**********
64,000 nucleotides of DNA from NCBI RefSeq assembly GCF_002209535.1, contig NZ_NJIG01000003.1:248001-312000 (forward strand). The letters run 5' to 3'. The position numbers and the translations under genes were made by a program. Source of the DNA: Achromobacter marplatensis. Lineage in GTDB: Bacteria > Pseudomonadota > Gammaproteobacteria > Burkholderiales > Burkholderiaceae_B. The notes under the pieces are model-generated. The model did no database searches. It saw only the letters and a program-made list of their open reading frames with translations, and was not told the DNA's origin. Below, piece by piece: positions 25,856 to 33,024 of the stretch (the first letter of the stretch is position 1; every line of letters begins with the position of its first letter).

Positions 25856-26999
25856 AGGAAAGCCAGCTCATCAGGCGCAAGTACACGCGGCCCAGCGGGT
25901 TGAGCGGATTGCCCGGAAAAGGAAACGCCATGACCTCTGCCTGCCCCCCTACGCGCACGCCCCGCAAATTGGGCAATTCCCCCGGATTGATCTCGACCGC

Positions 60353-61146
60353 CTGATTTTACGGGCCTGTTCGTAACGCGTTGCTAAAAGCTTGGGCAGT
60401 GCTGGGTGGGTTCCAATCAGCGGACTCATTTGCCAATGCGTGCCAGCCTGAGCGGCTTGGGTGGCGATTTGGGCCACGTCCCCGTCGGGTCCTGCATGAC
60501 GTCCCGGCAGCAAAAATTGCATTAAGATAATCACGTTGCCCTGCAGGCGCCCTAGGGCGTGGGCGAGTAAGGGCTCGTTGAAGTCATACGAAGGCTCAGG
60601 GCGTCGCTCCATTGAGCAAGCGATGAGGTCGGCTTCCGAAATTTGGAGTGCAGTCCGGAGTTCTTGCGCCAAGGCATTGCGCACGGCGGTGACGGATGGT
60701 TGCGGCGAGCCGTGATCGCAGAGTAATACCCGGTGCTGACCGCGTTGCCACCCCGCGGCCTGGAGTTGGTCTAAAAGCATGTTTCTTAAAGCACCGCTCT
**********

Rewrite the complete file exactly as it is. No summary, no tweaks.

64,000 nucleotides of DNA from NCBI RefSeq assembly GCF_002209535.1, contig NZ_NJIG01000003.1:248001-312000 (forward strand). The letters run 5' to 3'. The position numbers and the translations under genes were made by a program. Source of the DNA: Achromobacter marplatensis. Lineage in GTDB: Bacteria > Pseudomonadota > Gammaproteobacteria > Burkholderiales > Burkholderiaceae_B. The notes under the pieces are model-generated. The model did no database searches. It saw only the letters and a program-made list of their open reading frames with translations, and was not told the DNA's origin. Below, piece by piece: positions 25,856 to 33,024 of the stretch (the first letter of the stretch is position 1; every line of letters begins with the position of its first letter).

Positions 25856-26999
25856 AGGAAAGCCAGCTCATCAGGCGCAAGTACACGCGGCCCAGCGGGT
25901 TGAGCGGATTGCCCGGAAAAGGAAACGCCATGACCTCTGCCTGCCCCCCTACGCGCACGCCCCGCAAATTGGGCAATTCCCCCGGATTGATCTCGACCGC

Positions 60353-61146
60353 CTGATTTTACGGGCCTGTTCGTAACGCGTTGCTAAAAGCTTGGGCAGT
60401 GCTGGGTGGGTTCCAATCAGCGGACTCATTTGCCAATGCGTGCCAGCCTGAGCGGCTTGGGTGGCGATTTGGGCCACGTCCCCGTCGGGTCCTGCATGAC
60501 GTCCCGGCAGCAAAAATTGCATTAAGATAATCACGTTGCCCTGCAGGCGCCCTAGGGCGTGGGCGAGTAAGGGCTCGTTGAAGTCATACGAAGGCTCAGG
60601 GCGTCGCTCCATTGAGCAAGCGATGAGGTCGGCTTCCGAAATTTGGAGTGCAGTCCGGAGTTCTTGCGCCAAGGCATTGCGCACGGCGGTGACGGATGGT
60701 TGCGGCGAGCCGTGATCGCAGAGTAATACCCGGTGCTGACCGCGTTGCCACCCCGCGGCCTGGAGTTGGTCTAAAAGCATGTTTCTTAAAGCACCGCTCT